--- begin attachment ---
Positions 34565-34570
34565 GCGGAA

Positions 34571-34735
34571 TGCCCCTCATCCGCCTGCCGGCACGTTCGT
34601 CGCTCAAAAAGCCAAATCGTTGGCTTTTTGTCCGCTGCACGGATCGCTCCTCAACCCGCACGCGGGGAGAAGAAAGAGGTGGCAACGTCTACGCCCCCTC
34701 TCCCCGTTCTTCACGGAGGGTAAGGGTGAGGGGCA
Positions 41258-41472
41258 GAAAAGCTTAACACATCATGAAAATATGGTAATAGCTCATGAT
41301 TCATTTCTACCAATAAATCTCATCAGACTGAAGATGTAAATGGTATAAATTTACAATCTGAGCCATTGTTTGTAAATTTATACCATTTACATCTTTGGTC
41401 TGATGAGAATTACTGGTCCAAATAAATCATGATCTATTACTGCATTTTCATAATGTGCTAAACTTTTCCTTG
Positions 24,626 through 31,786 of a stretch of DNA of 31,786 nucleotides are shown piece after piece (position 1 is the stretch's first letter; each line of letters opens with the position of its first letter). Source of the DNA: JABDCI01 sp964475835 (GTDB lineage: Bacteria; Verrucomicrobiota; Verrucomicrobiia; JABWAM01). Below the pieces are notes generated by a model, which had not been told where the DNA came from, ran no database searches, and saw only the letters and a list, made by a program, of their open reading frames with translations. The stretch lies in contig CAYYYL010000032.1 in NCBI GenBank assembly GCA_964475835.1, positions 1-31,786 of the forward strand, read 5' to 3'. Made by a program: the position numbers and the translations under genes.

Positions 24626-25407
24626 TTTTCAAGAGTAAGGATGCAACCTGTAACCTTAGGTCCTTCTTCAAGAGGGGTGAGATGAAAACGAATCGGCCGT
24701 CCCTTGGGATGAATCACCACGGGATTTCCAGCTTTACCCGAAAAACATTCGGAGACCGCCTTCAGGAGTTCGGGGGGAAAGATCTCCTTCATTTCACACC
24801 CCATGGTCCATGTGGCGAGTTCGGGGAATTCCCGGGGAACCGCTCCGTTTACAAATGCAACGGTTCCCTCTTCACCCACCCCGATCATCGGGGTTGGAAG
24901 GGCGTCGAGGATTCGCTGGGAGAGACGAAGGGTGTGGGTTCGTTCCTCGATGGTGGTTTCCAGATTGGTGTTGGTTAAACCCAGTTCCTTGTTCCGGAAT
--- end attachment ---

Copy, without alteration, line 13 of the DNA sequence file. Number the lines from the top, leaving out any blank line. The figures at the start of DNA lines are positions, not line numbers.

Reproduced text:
24626 TTTTCAAGAGTAAGGATGCAACCTGTAACCTTAGGTCCTTCTTCAAGAGGGGTGAGATGAAAACGAATCGGCCGT